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Tuesday, August 22, 2017
Date Posted:

The Paulicians - And What Followed

History of Protestantism Part 6
Dr Clive Gillis

Besides the Waldensians in their impregnable mountain fortress at the centre of Roman Christendom, other communities and individuals arose maintaining a continuous witness up to the sixteenth century.

The Paulicians occupy a similar place in the East to that of the Waldenses in the West. They were a pure remnant of the ancient Eastern Church. Doubt has been thrown upon their religious opinions but close examination satisfies us that though errors were imputed to them, as a body they were true to Holy Writ. Petrus Siculus, their bitter enemy, is our informant. He visited them when they were flourishing and his account certainly proves the Paulicians had rejected the leading errors of the Greek and Roman Churches. Equally he fails to impute heresies to them.

Constantine of Samosata

In AD 653, a deacon from Syria lodged with an Armenian named Constantine near Samosata. Before departing, the deacon presented his host with a copy of the New Testament. Constantine studied the sacred volume. New light poured in on him and the errors of the Greek Church stood clearly revealed.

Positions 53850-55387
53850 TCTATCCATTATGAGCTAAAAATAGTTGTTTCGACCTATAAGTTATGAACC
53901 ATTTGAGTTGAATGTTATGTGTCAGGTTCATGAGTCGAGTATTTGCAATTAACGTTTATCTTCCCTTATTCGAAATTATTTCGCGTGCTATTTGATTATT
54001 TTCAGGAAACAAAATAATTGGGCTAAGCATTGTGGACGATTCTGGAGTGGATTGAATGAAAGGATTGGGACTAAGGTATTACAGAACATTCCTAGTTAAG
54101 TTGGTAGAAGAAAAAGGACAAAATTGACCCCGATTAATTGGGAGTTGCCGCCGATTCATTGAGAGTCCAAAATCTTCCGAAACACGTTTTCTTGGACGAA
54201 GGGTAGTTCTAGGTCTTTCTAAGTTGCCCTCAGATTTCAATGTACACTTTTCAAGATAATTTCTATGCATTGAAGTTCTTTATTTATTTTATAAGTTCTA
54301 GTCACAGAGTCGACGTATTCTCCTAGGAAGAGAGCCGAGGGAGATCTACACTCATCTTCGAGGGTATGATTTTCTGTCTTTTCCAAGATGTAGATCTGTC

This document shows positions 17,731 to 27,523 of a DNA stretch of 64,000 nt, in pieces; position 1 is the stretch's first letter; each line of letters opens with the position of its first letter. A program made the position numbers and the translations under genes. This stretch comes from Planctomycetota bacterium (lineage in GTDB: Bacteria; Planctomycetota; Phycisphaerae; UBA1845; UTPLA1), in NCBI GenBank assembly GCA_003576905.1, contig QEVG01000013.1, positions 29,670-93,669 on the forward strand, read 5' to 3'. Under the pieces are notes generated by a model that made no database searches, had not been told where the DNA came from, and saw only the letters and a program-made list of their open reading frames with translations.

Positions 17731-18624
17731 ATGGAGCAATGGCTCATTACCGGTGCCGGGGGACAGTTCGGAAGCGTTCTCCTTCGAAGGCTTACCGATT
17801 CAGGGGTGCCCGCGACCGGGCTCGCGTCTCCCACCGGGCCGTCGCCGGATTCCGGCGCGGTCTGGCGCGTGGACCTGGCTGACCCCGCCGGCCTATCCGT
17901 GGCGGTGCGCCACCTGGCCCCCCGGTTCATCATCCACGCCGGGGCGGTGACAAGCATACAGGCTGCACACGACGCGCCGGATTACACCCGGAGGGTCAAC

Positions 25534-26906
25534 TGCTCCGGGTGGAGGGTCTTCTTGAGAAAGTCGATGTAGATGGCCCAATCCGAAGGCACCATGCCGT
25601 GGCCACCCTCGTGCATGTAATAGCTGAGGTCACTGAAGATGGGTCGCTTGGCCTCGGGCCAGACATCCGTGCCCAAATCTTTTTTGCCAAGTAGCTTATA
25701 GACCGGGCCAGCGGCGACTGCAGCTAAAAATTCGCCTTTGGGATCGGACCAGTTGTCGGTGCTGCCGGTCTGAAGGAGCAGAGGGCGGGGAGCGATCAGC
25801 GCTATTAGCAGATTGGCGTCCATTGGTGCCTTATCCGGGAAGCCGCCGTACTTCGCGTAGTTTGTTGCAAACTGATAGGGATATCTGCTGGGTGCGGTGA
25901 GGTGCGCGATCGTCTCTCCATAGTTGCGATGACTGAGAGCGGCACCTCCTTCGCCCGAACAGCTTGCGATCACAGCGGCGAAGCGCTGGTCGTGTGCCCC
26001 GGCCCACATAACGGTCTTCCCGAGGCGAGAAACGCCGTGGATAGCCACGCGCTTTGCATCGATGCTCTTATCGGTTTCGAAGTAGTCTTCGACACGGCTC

Constantine separated from apostasy drawing others to the same light. They followed him in his departure from the established Church of the Eastern Empire. They adhered to the Scriptures generally but particularly to the writings of Paul. "I am Sylvanus," said Constantine, "and ye are Macedonians," intimating thereby that the Gospel he taught and they learned was that of Paul. Hence the name Paulicians. Such a title would hardly be adopted by heretics.

These disciples multiplied. The Nestorian remnant took refuge in the mountains from which the Euphrates takes its source and the Government at Constantinople initiated their persecution. Constantine, whose zeal, constancy, and piety had been amply tested by the labours of twenty-seven years, was stoned to death. But a leader still more powerful immediately arose. Simeon, who oversaw the palace guard at the execution, was wonderfully converted. Like Paul after the stoning of Stephen, he started preaching that which he had formerly persecuted. Simeon also ended his career in a martyrdom alongside a pile of stones placed to remember Constantine.

Theodora's bloodthirsty zeal